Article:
7 Pros and Cons of ICD-10

ICD 10 refers to the International Classification of Diseases, 10th Revision. The system is also known as ICD 10-CM, which refers to the International-Classification-of-Diseases, Tenth Revision, Clinical Modification. This system is utilized by physicians, nurses, and other healthcare providers as a means of classifying and coding diagnoses/symptoms, and other procedures that are utilized and recorded within the approach to hospital care within the U.S.

The system went into effect on October 1st, 2015. This came after a number of delays. As you can imagine, there are numerous ICD10 pros and cons that are worth keeping in mind.

Pros Of ICD-10

There are several notable benefits to embracing the ICD-10 system. These pros make it clear as to why so many medical professionals were in favor of adopting ICD-10 as quickly as possible:

It makes communication easy
The fact of the matter is that the rest of the planet has been using the ICD 10 system for quite some time now. While the ICD-9 continues to have a number of benefits, it makes communication between the U.S. and other countries all but impossible. The ICD 10 keeps the United States up to date with the rest of the world.

Better data
The detail inherent in the ICD 10 codes allows providers to not only collect the best possible data, but it also gives them the ability to better serve patients.

One of the biggest benefits to ICD 10 is how it will emphasize accuracy and fraud detection. Determining coverage on both the local and national level is going to be considerably easier, as well.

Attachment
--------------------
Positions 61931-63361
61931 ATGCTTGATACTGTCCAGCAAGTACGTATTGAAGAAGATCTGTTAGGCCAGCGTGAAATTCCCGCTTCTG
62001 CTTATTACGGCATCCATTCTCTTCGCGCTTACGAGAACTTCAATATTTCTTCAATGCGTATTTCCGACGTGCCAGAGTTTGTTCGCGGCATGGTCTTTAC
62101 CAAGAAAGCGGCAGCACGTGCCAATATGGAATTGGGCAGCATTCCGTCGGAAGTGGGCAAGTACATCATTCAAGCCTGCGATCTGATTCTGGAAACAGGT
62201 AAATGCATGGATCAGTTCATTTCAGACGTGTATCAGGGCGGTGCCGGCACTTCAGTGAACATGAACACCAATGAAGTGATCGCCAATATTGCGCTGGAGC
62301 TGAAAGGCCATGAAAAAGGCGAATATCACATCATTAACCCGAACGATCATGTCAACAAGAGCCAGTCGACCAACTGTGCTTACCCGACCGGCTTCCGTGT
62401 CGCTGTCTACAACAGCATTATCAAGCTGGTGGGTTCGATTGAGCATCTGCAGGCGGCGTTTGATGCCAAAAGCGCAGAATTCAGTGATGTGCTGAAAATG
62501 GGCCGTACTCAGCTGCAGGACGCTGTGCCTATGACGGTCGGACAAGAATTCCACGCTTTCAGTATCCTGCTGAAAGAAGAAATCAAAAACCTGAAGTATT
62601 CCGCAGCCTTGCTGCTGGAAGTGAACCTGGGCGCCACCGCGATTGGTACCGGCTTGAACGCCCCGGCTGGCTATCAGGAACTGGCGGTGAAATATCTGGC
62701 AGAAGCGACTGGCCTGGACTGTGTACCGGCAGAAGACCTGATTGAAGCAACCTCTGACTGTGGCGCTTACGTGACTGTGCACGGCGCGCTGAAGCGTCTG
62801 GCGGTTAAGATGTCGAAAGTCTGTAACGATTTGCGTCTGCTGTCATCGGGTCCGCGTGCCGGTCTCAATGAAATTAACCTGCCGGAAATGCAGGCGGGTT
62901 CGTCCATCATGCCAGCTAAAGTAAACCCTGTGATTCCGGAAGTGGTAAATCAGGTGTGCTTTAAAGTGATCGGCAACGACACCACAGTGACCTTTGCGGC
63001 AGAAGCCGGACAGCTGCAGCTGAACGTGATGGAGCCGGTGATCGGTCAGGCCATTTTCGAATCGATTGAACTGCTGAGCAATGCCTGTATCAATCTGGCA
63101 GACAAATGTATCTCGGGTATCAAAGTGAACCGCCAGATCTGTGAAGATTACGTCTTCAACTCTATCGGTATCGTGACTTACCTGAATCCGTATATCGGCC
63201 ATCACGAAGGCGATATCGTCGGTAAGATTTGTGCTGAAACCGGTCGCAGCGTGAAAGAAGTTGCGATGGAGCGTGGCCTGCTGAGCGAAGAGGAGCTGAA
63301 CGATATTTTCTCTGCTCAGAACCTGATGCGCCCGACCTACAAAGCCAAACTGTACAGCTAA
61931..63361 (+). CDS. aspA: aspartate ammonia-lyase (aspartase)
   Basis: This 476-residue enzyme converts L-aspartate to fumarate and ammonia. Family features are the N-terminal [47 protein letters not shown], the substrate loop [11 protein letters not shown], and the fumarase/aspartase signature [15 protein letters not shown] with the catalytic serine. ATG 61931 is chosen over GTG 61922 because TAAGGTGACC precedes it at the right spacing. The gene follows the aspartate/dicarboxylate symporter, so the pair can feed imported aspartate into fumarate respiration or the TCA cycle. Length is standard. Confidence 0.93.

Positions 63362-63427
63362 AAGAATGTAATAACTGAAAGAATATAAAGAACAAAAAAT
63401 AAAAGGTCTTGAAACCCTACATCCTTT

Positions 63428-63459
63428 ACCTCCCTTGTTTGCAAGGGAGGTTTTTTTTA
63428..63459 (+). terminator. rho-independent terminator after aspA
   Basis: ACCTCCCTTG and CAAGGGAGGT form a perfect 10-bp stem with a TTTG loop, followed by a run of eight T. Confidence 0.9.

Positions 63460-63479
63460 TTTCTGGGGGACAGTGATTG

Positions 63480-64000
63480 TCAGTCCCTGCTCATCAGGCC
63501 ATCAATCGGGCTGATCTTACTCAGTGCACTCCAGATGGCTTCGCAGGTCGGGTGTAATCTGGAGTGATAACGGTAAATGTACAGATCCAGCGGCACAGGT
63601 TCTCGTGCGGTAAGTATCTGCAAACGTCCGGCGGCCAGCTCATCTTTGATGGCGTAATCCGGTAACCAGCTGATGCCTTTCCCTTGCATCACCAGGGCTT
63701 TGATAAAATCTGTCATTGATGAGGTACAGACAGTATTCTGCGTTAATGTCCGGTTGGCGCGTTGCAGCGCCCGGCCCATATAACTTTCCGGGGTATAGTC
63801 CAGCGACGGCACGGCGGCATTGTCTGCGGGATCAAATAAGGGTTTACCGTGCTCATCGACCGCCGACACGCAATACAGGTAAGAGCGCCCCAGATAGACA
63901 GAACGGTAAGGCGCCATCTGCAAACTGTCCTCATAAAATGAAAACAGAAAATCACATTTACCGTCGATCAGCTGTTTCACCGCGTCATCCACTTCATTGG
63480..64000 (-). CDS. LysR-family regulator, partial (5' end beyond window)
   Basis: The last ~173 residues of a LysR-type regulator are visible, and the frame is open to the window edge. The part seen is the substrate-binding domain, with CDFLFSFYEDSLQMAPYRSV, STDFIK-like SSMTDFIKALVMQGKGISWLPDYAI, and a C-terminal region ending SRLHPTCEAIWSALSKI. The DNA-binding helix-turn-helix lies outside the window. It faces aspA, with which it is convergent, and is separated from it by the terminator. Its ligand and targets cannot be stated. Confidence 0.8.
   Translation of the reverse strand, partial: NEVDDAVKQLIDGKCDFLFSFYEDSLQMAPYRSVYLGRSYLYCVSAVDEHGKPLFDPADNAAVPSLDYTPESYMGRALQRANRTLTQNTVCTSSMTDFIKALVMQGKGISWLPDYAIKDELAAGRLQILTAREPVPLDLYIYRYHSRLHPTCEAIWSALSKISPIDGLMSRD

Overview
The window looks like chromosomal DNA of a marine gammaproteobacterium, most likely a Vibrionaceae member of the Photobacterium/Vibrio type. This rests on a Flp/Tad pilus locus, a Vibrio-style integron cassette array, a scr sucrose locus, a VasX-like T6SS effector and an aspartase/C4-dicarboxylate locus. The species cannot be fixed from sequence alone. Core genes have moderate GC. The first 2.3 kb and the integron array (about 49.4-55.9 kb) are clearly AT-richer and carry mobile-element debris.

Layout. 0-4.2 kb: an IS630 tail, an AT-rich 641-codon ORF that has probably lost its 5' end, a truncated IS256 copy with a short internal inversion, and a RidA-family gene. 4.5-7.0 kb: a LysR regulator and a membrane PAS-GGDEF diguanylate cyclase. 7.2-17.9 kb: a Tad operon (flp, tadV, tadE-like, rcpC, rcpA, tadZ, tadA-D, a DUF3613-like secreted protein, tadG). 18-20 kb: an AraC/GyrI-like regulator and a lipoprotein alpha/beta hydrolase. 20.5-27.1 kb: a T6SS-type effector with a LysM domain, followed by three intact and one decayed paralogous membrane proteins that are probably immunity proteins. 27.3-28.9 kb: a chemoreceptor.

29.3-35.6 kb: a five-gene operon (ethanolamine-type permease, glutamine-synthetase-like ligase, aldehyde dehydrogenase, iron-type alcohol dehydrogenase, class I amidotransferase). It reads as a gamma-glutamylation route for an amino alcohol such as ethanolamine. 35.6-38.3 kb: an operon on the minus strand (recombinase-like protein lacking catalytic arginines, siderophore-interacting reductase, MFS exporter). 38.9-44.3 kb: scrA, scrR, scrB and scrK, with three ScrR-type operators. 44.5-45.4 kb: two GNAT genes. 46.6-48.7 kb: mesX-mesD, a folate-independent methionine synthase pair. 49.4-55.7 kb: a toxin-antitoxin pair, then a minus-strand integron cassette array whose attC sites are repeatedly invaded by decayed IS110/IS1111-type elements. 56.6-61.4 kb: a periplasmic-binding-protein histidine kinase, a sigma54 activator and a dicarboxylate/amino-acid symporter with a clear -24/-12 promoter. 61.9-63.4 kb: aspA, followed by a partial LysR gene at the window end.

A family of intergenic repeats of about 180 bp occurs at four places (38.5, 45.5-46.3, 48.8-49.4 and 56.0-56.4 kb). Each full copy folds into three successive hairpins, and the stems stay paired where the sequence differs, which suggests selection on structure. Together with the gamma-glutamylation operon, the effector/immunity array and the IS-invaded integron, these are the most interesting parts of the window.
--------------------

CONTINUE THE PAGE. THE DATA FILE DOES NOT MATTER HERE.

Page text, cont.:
Cons Of ICD-10

While there are some major benefits to ICD 10, it is also important to note some of the downsides:

Filing claims and getting paid is a crucial element to ICD-10. However, no other country utilizes these ICD 10 codes, when it comes to paying physicians.

Code increase
Tens of thousands of codes are added through the ICD-10. As you can imagine, there are tons of variations within these codes. For providers from all backgrounds, these variations can strike one someone as extremely confusing. Worse yet, some of the variations seem to lack anything along the lines of a purpose.

The cost-saving measures with ICD 10 has a foundation in paying less to a provider. This can lead to physicians spending more time on coding, and less time on actually getting paid.

With cuts being made, practices and range of options for patients can both suffer.

About the Author
Brandon Miller has a B.A. from the University of Texas at Austin. He is a seasoned writer who has written over one hundred articles, which have been read by over 500,000 people. If you have any comments or concerns about this blog post, then please contact the Green Garage team here.